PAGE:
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5 holiday life safety tips you might have overlooked

December 14, 2011
by by Stan Szpytek
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‘Tis the season to be careful

The holiday season can certainly be a wonderful time of year full of celebrations—and decorations—at senior housing properties. During this joyous time, it is important for caregivers and organizations to maintain a clear focus on safety-related matters, employing common sense and good judgment when transforming their properties into Winter Wonderlands. Now, I know what you’re thinking: “This safety guy is taking all of the fun out of the holidays.” In fact, I share these tips with you to make sure that your holidays are full of fun, joy and laughter—not disaster.

1. Allow exits to be exited

It is imperative that all exits within your building are kept free and clear of any obstructions; items like holiday trees or “rearranged” furniture should never partially or totally compromise an exit or other parts of the means of egress. Do not let seasonal design impede on function or code requirements, and always maintain exits in a condition that is free and clear of any obstructions that may impede emergency evacuation (and represent a code violation).

2. Don’t pull a ‘Griswold’

It’s easy to get caught up in the holiday spirit at your facility and become “Clark Griswold”—the Chevy Chase character in the movie Christmas Vacation who decorates every square inch of his house with outrageous holiday lighting. Some properties may not have the electrical capacity or proper amount of electrical outlets to support elaborate lighting or electronic decorations. It is critical not to overload electrical outlets or use unsafe wiring arrangements.

Again, do not let function impede on design or safety. Use good common sense when setting up electric decorations. If it looks unsafe, it probably is. Also, do not get carried away with extension cords and only use approved sockets strips or surge protectors with built-in circuit breakers to safely expand the use of your building’s electrical delivery system.

Avoid this.

3. Leave the flora outside

While “live” decorations like trees and wreaths add a certain ambiance to the season, they are unsafe and likely prohibited by code in commercial and public buildings. If you have ever seen a dry holiday tree burn, you understand the ferocity and potential disaster that it represents. As a firefighter, I responded to several serious fires involving holiday trees and the results were always the same: extreme property damage and serious injury to building occupants. It is highly recommended that you keep live holiday decorations outside of your building—even if you receive such items as gifts.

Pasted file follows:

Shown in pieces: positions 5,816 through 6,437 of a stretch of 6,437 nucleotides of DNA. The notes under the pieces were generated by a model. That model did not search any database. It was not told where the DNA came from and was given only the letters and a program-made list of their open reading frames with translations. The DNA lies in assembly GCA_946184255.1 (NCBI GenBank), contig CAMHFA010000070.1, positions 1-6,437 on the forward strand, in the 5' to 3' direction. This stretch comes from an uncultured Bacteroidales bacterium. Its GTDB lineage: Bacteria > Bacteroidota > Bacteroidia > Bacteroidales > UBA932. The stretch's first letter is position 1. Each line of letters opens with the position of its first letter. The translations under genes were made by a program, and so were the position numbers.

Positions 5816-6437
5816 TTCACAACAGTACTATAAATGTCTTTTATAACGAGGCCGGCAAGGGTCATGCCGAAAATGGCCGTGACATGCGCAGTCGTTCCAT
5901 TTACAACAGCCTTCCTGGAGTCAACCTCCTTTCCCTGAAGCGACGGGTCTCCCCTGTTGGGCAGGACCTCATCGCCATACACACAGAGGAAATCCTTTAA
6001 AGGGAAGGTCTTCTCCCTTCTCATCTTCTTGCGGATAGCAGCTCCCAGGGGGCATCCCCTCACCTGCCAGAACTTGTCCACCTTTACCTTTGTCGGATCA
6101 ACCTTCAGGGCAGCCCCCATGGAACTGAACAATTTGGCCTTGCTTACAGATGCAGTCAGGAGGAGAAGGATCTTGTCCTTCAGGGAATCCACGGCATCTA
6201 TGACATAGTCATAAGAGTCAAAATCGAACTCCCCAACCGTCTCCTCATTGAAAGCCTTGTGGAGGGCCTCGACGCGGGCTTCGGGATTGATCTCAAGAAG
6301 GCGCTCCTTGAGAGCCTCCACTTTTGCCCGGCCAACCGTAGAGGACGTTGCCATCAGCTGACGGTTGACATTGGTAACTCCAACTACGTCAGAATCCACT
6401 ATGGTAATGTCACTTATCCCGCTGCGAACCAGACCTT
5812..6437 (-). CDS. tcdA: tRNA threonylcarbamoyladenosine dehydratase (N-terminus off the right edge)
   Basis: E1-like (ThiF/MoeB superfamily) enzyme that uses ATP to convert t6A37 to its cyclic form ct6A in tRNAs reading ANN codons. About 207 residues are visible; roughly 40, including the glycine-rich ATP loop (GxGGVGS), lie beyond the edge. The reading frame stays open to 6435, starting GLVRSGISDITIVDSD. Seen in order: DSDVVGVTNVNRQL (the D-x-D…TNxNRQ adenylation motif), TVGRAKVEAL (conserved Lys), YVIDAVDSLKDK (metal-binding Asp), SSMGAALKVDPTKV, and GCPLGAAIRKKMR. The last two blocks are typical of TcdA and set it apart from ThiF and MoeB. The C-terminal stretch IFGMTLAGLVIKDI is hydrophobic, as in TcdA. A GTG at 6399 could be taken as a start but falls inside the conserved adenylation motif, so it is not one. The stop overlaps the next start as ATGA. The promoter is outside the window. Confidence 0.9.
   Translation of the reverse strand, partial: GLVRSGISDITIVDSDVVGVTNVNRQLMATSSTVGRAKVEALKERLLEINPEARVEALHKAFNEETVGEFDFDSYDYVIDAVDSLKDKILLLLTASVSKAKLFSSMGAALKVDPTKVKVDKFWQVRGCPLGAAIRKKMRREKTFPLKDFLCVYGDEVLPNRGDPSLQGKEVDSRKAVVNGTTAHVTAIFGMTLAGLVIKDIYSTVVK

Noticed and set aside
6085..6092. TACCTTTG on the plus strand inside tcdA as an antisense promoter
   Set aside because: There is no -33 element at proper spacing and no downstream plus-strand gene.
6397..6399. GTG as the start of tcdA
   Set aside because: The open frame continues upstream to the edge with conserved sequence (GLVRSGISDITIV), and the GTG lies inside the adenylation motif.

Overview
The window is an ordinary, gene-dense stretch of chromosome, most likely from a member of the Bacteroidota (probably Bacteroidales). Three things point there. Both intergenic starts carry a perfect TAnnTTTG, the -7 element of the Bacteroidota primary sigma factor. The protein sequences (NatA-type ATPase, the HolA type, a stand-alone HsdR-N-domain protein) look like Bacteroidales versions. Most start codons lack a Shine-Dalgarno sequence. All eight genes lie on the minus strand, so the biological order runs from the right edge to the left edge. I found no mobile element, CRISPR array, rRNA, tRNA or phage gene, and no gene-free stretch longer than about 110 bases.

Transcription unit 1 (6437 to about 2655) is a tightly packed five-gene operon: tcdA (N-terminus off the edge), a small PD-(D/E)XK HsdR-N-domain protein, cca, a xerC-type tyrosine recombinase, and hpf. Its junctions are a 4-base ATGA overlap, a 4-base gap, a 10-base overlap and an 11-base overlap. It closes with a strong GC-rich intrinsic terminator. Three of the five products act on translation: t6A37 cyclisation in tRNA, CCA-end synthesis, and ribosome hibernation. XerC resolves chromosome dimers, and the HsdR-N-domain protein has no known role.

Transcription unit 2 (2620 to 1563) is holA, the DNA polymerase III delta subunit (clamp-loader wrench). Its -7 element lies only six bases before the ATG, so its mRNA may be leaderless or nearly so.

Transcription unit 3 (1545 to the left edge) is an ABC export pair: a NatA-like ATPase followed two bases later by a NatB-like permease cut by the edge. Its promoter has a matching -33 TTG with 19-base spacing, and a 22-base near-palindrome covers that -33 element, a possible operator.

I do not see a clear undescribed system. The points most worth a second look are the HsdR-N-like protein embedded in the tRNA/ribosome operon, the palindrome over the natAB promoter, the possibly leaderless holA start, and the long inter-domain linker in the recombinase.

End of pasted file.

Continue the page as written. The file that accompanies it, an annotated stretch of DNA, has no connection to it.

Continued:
4. Open flame—not exactly a good idea

Candles come in every shape, flavor and size. And all of them start fires. There has been an alarming increase in candle-related fires in the last three years that clearly defines how dangerous these items really are. The benefit of adding them to your facility’s décor is simply not worth the risk.

If candles are used within your building, they must be constantly monitored and given plenty of clearance. Never place candles near plants, flowers, decorations or any other combustible materials. I’ve responded to many fires involving a candle, and none of the buildings’ occupants ever imagined the destruction and disruption within their home or business that such an innocent item could cause.

5. Detection systems don’t work when covered

You may think that a sprinkler head or smoke detector on the ceiling is a great spot to hang some garland, mistletoe or other holiday decoration. Guess what: they are not. In accordance with code, nothing can be hanging or attached to these critical life-saving devices. Resist the urge to use features of fire protection systems (sprinkler heads, smoke detectors, horn/strobes, pull stations, etc.) as anchor points. These devices must be maintained in a condition that is free and clear of all obstructions that could compromise their performance during an emergency situation.

Stan Szpytek is the president of consulting firm Fire and Life Safety, Inc., in Mesa, Arizona, and is the Life Safety/Disaster Planning Consultant for the Arizona Health Care Association. Szpytek is a former deputy fire chief and fire marshal with more than 30 years of experience in life safety. For more information, visit www.emallianceusa.com or email Szpytek at Firemarshal10@aol.com.

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